An autonomous vehicle operated by Uber that struck and killed a pedestrian in March was programmed to ignore her, a new report says.
The accident happened on March 18 in Tempe, Ariz., when a Volvo SUV equipped with Uber’s in-development self-driving technology failed to take evasive maneuvers as a woman, Elaine Herzberg, jaywalked across a dark street and into the path of the vehicle. A safety driver in the car also reacted to late to prevent the collision.
Sources briefed on the matter told The Information that Uber executives have determined that the system’s software was programmed with too low of a threshold for identifying objects as “false positives” that don’t need to be avoided.
The system’s sensors might see a large plastic bag flying through the air, for instance, but decide that it’s more dangerous to swerve or stop for it than to just let it hit the vehicle.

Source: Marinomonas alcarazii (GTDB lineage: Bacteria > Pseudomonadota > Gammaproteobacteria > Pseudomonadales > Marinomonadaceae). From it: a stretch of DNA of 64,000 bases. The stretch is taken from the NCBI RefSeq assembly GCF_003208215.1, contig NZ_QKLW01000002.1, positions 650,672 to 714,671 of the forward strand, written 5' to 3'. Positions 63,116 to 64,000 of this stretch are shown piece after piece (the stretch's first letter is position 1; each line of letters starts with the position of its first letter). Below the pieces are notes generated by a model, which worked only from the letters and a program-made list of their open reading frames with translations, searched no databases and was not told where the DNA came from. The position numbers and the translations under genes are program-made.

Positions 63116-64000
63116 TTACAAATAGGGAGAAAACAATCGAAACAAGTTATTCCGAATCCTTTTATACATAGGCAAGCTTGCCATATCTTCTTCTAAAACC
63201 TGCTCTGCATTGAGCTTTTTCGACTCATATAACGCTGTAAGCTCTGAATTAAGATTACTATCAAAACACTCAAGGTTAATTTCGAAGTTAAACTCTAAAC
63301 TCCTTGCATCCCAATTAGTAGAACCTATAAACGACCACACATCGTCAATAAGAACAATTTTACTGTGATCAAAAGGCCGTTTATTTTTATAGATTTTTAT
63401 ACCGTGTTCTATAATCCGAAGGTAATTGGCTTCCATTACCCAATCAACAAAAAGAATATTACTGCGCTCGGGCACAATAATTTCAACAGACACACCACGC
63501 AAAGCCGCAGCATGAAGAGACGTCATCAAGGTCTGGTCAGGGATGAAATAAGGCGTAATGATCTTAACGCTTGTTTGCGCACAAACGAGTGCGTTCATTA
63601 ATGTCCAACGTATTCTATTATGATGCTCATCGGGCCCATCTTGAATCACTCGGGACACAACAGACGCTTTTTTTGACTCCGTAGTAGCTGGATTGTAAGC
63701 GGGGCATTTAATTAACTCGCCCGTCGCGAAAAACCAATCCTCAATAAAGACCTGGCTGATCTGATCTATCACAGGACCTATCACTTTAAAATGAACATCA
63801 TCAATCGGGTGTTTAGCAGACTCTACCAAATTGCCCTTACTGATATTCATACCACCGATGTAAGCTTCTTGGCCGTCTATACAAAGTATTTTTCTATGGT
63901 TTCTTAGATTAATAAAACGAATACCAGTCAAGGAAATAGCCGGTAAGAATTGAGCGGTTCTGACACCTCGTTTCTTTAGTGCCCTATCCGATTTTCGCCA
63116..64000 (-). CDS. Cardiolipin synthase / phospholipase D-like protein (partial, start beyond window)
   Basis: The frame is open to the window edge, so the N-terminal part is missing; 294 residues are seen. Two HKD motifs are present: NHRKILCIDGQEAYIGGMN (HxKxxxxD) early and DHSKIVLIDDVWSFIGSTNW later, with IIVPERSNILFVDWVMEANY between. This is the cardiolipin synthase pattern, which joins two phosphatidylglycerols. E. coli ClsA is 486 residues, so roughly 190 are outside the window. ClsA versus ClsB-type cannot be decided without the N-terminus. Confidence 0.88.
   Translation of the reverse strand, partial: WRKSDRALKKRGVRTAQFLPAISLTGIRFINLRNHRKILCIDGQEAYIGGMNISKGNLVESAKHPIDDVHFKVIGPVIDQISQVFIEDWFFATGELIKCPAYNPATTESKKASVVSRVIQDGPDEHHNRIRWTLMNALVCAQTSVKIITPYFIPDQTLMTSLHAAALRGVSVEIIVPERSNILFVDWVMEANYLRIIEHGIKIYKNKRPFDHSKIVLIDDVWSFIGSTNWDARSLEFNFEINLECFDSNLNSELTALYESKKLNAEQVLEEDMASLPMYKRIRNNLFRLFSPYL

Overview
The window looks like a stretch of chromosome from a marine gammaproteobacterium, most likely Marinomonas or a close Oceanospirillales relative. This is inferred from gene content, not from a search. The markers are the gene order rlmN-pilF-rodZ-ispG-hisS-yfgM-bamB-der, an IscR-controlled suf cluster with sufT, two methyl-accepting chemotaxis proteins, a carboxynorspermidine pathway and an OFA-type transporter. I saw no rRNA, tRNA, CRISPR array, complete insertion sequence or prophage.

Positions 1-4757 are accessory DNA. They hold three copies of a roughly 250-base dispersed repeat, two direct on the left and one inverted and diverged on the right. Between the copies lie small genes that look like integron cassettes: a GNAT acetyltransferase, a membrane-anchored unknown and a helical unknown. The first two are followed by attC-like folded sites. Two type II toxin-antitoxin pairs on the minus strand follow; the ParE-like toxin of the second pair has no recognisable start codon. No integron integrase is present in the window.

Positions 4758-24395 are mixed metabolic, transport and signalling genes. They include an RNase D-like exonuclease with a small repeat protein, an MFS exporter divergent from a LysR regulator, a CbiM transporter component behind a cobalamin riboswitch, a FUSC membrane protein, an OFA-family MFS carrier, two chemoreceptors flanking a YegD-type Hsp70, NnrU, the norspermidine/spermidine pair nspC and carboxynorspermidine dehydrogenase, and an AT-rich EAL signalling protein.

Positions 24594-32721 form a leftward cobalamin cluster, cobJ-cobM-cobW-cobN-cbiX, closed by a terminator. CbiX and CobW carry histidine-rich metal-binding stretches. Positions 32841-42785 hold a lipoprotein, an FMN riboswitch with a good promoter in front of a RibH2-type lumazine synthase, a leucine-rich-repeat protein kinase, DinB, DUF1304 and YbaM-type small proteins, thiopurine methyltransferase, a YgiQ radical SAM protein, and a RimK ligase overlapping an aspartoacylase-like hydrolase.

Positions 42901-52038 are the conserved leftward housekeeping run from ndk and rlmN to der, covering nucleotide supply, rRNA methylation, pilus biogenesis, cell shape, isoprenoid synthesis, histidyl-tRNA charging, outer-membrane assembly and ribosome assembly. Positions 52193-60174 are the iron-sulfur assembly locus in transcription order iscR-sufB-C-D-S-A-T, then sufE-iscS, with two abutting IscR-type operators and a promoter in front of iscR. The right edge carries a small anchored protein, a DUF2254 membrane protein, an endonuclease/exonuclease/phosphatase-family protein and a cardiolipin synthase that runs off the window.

The Herzberg incident presented the car with a unique challenge, however, as she was walking alongside a bicycle, creating a profile that was neither clearly a pedestrian, nor a cyclist.
Uber would not comment on the report, saying that it is cooperating with the ongoing National Transportation Safety Board (NTSB) probe into the accident. The company has also hired former NTSB Chair Christopher Hart “to advise us on our overall safety culture.”
This position is in contrast to Tesla’s relationship with the NTSB, which removed Tesla as a party to an investigation into a crash involving one of its Autopilot-equipped vehicles after company CEO Elon Musk publically released information related to the probe.